Mac models that support HDR
These Mac models support HDR video on their built-in display (if applicable) and external HDR10-compatible displays.
- MacBook Pro introduced in 2018 or later
- MacBook Air introduced in 2018 or later (HDR on external displays requires a model with Apple silicon)
- iMac introduced in 2020 or later, plus iMac Pro
- Mac mini introduced in 2018 or later
- Mac Pro introduced in 2019
- Mac Studio
Supported HDR formats
The built-in display and Apple Pro Display XDR support Dolby Vision, HDR10, and HLG. Dolby Vision and HLG are converted to HDR10 when viewed on other HDR10-compatible external displays.
Supported external HDR displays
Use an HDR10-compatible display that connects to the Thunderbolt or HDMI port of your Mac.
- DisplayPort displays: Connect to the Thunderbolt port.
- HDMI displays: Connect to the HDMI port. If your Mac doesn't have an HDMI port, connect to the Thunderbolt port using an HDMI cable and USB-C adapter such as the Apple USB-C Digital AV Multiport Adapter or Belkin USB-C to HDMI Adapter.
- Apple Pro Display XDR: Connect to the Thunderbolt port, if your Mac is compatible with this display.
If your Mac doesn't automatically enable HDR for the display, enable it in Displays settings.
Getting the best HDR picture
If HDR video doesn't play in high dynamic range or with the quality you expect, try these solutions.
Check your Mac
- Install the latest Apple software updates for macOS Catalina or later. Some HDR features are available only with the latest macOS.
- Choose Apple menu > System Settings (or System Preferences), then click Displays. In Displays settings for the external display, make sure that High Dynamic Range is turned on. This setting appears only on third-party displays that support HDR10, not on built-in displays. If you don't want to use HDR on your external display, turn this setting off.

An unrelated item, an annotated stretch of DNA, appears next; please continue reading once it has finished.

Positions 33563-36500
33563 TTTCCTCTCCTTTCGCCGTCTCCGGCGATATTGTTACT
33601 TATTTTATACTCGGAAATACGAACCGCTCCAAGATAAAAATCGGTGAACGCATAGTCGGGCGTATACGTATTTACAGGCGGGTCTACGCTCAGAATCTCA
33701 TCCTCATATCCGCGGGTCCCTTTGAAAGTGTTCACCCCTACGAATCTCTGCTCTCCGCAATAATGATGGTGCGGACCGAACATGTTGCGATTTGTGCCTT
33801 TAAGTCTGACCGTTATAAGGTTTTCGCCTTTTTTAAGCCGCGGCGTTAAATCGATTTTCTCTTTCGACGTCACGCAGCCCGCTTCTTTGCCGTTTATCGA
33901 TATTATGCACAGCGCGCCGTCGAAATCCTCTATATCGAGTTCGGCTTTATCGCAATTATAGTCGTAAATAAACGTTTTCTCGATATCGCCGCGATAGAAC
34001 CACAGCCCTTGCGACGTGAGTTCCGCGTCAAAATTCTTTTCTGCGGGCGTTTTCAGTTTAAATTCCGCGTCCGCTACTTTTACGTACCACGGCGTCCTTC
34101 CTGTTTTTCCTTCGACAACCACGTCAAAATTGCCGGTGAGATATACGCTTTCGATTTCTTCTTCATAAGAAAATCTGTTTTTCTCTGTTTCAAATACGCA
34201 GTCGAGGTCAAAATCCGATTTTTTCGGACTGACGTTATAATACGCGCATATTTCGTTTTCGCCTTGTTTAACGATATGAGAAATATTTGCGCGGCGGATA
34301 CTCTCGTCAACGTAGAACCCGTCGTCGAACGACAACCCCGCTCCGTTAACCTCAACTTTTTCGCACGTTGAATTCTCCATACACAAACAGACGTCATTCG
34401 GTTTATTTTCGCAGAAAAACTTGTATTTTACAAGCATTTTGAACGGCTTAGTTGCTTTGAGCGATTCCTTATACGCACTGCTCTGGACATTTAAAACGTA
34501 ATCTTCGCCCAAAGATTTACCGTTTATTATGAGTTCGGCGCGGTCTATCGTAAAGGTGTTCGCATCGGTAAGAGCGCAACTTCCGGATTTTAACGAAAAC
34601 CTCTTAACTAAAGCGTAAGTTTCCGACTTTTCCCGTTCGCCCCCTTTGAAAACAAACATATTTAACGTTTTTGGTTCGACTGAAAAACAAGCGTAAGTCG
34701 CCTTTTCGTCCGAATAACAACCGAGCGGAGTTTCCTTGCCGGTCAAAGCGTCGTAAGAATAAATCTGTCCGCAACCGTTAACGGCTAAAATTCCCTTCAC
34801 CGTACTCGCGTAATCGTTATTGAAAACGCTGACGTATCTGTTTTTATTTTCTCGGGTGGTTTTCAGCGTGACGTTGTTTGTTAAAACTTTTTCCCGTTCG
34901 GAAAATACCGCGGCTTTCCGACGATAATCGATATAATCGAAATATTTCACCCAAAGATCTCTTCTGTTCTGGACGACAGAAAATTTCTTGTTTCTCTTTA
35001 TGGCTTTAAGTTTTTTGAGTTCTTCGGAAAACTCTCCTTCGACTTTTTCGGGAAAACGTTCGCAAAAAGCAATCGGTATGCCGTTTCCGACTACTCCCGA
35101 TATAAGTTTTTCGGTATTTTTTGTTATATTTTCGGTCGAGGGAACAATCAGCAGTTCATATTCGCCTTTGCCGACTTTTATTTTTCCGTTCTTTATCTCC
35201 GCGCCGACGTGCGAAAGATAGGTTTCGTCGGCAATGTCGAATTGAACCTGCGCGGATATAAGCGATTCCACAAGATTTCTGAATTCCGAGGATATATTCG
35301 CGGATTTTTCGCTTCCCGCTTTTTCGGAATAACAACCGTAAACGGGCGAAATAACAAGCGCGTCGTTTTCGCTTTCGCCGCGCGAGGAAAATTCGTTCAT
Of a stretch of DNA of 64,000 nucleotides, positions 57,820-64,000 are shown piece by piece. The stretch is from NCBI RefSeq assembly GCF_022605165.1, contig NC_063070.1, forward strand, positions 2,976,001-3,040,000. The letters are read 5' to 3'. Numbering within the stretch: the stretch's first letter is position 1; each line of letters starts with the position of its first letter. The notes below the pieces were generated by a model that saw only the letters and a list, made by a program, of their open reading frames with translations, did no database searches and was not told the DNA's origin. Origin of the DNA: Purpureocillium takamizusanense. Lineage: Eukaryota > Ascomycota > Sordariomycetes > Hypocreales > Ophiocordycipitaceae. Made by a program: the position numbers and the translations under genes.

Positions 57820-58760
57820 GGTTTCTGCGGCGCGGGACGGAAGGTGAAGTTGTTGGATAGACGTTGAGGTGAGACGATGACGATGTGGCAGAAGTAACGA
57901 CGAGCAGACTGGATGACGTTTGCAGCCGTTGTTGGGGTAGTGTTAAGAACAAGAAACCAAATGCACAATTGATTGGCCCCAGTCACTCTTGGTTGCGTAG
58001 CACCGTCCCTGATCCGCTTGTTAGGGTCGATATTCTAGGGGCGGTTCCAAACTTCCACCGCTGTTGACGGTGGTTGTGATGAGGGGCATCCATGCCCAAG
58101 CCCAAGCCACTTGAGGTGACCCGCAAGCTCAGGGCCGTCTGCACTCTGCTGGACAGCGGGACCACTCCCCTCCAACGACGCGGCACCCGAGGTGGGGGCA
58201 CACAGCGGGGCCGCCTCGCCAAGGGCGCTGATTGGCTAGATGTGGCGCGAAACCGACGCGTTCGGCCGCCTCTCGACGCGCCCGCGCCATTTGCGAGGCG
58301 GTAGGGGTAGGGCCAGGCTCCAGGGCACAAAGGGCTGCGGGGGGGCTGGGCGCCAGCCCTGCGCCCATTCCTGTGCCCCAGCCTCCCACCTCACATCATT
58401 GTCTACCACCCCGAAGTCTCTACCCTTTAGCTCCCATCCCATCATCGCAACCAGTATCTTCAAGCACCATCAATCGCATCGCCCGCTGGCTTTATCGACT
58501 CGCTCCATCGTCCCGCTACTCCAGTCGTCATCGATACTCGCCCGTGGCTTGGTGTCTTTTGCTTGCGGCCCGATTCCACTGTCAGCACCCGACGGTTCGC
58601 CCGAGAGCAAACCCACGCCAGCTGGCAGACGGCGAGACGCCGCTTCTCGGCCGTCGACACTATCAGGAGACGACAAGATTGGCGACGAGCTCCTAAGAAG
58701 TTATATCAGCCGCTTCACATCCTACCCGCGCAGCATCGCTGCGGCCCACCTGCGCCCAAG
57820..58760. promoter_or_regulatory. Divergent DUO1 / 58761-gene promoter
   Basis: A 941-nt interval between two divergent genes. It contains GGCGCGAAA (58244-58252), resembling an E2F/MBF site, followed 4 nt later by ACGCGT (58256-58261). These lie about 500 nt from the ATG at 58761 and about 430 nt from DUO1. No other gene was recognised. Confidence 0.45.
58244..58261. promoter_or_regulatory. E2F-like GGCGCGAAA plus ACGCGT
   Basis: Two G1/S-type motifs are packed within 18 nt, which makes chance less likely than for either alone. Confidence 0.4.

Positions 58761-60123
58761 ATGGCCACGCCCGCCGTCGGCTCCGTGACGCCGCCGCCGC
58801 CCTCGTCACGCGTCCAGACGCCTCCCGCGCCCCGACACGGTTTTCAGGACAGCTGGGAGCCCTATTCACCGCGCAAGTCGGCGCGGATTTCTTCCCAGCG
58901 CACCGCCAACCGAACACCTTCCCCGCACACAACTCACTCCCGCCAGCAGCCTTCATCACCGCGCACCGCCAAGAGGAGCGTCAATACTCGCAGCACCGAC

- Choose Apple menu > System Settings (or System Preferences), then click Battery or Energy Saver. Click the Options button, if present. If “Optimize video streaming while on battery” is turned on, your Mac saves energy by playing HDR video in standard dynamic range (SDR) while on battery power. To play in HDR, connect your Mac to power or deselect this checkbox.
- HDR content might play at resolutions no greater than 1080p on Intel-based Mac mini, Intel-based MacBook Pro, and Intel-based MacBook Air models, depending on the HDR content and the display on which it is viewed.
Check your display
- Some TVs support HDR only on a specific input, such as HDMI input 2 or HDMI input 3. Check your TV's documentation for details.
- Make sure that your display supports HDR10. If the display has its own HDR setting, turn it on or set it to prefer HDR when available.
- Make sure that your display is using the latest firmware from the manufacturer. Check your display's documentation for details.
- In general, HDR quality is better on HDR displays that offer better brightness and contrast ratio, which results in a wider dynamic range.
Check your media
If you're playing premium content from a third-party content provider, check with the content provider to be sure that they support HDR on your Mac.
Check your cables and other devices
- If you're using HDMI, make sure that the HDMI cable and any adapter you might be using with it both support HDR10. Apple recommends HDMI cables that have been tested with Apple TV 4K and a wide range of TVs, such as the Belkin UltraHD HDMI Cable. Compatible adapters include the Apple USB-C Digital AV Multiport Adapter and Belkin USB-C to HDMI Adapter.
- If your video connection passes through an AV receiver, sound bar, or other device before connecting to your display, make sure that the device supports HDR10 and is using the latest firmware from the manufacturer. You can test by connecting your Mac directly to the display.
Check your viewing environment
The brightness and color of HDR video might vary depending on your Mac model and the lighting in your environment. Lower lighting conditions, such as in a dim room, enhance the visual effect of HDR.
Check your network
The video quality of content that you stream over a network, including over the internet, is affected by the quality of that network. To stream high-quality video formats, you need a fast connection. Apple recommends a minimum speed of 25 Mbps for 4K streaming.
For details about the HDR capabilities or settings of a third-party display, cable, or adapter, check the documentation for the product or contact the product vendor.